Signs of Fraud

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There are many signs of fraud occurring within companies or with individuals. What are some of the signs we may see that indicate fraud is occurring? During a fraud investigation I am looking for signs that things are wrong. What clues may exist that things are not as they seem? Are there deceptions or misdirections that seem unusual that an honest person wouldn’t engage in? Are things set up in a way such that the environment is ripe for fraud to occur?

Apparent Control Weaknesses

When readily apparent major deficiencies in a company’s control procedures are identified, they should be considered warning signs that fraud could be occurring. All companies have some things that are not as secure as they should be. However, when the controls over a company’s assets and data are severely deficient, that is cause for alarm.

Some of the most common characteristics that might be considered severe deficiencies include: Continue reading

Accounting 101: Parts of an Income Statement

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A few of the videos I will post here are what I like to call “Accounting 101.” They have some basic accounting information for those who need a bit of a primer on how the accounting process works.

This video focuses on the parts of an income statement. I talk about the main sections of the income statement, also often referred to as the profit and loss statement (P&L). Things you’ll see on the P&L include cost of goods sold, gross profit, operating expenses, operating income ,non-operating income and expenses, and net income. At the end of the video you’ll see a sample income statement, so hit pause and go to full screen mode to get a good look at it.

Analytical Review of Financial Statements to Find Fraud

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Performing analytical review on the financial statements of a company is an important part in the fraud detection process. It can help detect manipulation of the numbers, as we are looking at account balances and their relationships to one another. How have account balances changed from period to period? How have the relationships between accounts changed from period to period?

Some of the things that may be evaluated include:

  • Current period figures versus prior period numbers
  • Financial statement line items compared to one another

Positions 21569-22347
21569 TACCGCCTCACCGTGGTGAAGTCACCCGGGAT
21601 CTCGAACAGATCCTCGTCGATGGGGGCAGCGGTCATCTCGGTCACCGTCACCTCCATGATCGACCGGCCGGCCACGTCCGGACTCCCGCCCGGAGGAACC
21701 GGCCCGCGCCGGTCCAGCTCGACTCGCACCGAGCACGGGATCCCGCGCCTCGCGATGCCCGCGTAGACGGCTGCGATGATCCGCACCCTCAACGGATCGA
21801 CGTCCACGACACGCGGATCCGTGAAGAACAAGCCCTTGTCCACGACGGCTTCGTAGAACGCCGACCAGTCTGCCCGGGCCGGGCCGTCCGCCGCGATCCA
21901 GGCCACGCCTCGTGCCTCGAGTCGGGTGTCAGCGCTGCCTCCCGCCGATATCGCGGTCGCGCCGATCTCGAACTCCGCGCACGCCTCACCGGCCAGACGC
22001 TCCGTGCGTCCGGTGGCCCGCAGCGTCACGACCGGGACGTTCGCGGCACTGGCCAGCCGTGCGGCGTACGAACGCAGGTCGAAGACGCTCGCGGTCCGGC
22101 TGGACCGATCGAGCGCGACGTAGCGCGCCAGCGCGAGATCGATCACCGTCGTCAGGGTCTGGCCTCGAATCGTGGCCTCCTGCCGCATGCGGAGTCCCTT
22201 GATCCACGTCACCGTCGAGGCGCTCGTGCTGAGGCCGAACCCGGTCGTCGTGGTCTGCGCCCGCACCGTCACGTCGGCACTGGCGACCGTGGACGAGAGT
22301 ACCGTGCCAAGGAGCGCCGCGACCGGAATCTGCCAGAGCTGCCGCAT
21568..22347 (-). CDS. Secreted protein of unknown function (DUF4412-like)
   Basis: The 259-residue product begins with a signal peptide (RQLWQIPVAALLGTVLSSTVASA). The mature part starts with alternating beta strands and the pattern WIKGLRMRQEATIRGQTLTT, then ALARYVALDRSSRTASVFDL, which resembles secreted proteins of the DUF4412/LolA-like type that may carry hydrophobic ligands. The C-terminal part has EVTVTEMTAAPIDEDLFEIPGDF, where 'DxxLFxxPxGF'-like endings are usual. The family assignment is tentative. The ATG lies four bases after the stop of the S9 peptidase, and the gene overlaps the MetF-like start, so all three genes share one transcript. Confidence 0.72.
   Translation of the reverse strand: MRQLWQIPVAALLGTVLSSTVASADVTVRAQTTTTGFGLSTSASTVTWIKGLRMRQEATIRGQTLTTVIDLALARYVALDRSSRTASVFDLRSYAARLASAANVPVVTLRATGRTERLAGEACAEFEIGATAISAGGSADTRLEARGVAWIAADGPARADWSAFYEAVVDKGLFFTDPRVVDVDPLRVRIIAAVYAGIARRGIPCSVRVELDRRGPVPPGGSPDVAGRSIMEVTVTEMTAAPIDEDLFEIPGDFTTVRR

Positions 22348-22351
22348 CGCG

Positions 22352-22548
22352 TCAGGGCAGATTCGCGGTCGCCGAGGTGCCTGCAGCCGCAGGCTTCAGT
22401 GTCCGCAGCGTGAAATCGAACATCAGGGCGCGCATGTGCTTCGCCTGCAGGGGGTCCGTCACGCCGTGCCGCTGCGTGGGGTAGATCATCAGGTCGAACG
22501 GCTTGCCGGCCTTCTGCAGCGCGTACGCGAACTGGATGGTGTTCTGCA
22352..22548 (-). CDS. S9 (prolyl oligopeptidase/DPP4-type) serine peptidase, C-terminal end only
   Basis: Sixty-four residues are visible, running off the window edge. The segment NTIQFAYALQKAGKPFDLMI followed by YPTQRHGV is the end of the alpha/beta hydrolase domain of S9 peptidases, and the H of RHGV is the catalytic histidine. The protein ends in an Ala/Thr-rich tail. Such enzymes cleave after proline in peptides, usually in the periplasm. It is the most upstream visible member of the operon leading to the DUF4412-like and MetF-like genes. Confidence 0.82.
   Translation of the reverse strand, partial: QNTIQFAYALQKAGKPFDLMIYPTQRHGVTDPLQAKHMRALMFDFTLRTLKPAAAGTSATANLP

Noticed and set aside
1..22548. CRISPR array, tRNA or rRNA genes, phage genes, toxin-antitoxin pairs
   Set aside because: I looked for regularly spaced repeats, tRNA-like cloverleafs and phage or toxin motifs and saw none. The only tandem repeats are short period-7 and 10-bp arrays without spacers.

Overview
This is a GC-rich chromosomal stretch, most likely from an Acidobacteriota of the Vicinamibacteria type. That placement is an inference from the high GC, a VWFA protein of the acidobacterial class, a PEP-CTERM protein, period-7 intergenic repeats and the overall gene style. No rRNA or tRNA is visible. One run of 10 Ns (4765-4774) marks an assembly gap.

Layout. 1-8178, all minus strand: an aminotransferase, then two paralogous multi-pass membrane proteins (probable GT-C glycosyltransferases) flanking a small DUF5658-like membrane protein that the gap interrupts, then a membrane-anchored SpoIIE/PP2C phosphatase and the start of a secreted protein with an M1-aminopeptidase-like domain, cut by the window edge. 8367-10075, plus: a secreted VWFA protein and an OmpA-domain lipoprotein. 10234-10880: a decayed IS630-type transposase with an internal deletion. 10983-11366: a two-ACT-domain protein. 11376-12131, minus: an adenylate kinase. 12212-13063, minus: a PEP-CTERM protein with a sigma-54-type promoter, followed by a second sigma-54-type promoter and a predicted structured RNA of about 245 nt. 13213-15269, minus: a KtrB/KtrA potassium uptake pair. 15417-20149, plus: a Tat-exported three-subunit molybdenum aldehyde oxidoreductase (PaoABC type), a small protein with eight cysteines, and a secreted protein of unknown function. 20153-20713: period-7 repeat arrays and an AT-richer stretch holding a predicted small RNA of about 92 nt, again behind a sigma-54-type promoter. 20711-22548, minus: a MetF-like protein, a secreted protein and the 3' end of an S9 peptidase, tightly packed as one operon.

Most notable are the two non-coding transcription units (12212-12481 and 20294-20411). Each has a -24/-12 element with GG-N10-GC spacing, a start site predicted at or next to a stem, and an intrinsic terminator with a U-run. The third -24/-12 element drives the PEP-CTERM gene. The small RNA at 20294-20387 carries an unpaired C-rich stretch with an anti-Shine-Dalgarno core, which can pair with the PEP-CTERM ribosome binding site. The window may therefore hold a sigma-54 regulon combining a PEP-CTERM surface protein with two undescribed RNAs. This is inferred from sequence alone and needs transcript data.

• Actual financial results compared to budgeted or projected figures prepared before that accounting period
  • Company data compared to operational facts
  • Company data compared to industry data
  • Numeric data compared to the notes to the financial statements

In later video posts, we’ll cover some of the common ratios that can be used to analyze the balance sheet and income statement to evaluate them for the potential that fraud may be occurring.

 

Searching for Fraud in a Company

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How do you begin searching for fraud in a company?

Sometimes I get called in when a company finds an employee stealing. They have found one instance of theft and they want to have the rest of the company looked at, but they don’t know where to begin. What should we look at? If a specific instance of fraud has been identified, that will dictate which financial statement accounts are examined by the fraud investigation team in detail.

But what if no conclusive evidence of fraud exists, and the investigator is instead looking for clues that might point to a fraud? The company has become suspicious, yet has little hard proof that anything unusual has occurred.

In that case, the investigator must dig through at-risk accounts and functions to look for suspicious activity. Analytical review of the financial statements will provide clues about the potential for fraud. (Come back tomorrow to see a video about this very thing!) Ratios may look unusual. Account balances may be out of line with recent history. Key documentation may be missing. These types of red flags will point the investigator toward areas that deserve additional investigation. Continue reading

How to Detect Billing Schemes

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Employees may commit fraud against their employers by getting the employer to improperly disburse funds. One way this could happen is through an improper check or electronic disbursement. Another way is through a shell company scheme, whereby the employee sets up a fake vendor which issues invoices to the company for products or services that are not actually provided to the company.

These types of billing schemes could be detected with some of the following techniques:

  • Analyze disbursements, looking for many large round amounts, or amounts falling just below a threshold that requires additional approval for payment.
  • Look for unusually large expenses, unexplained variances in expenses between years, or expenses that exceed budgeted amounts. Billing schemes may inflate expenses enough to cause one or all of these comparisons to yield questionable results.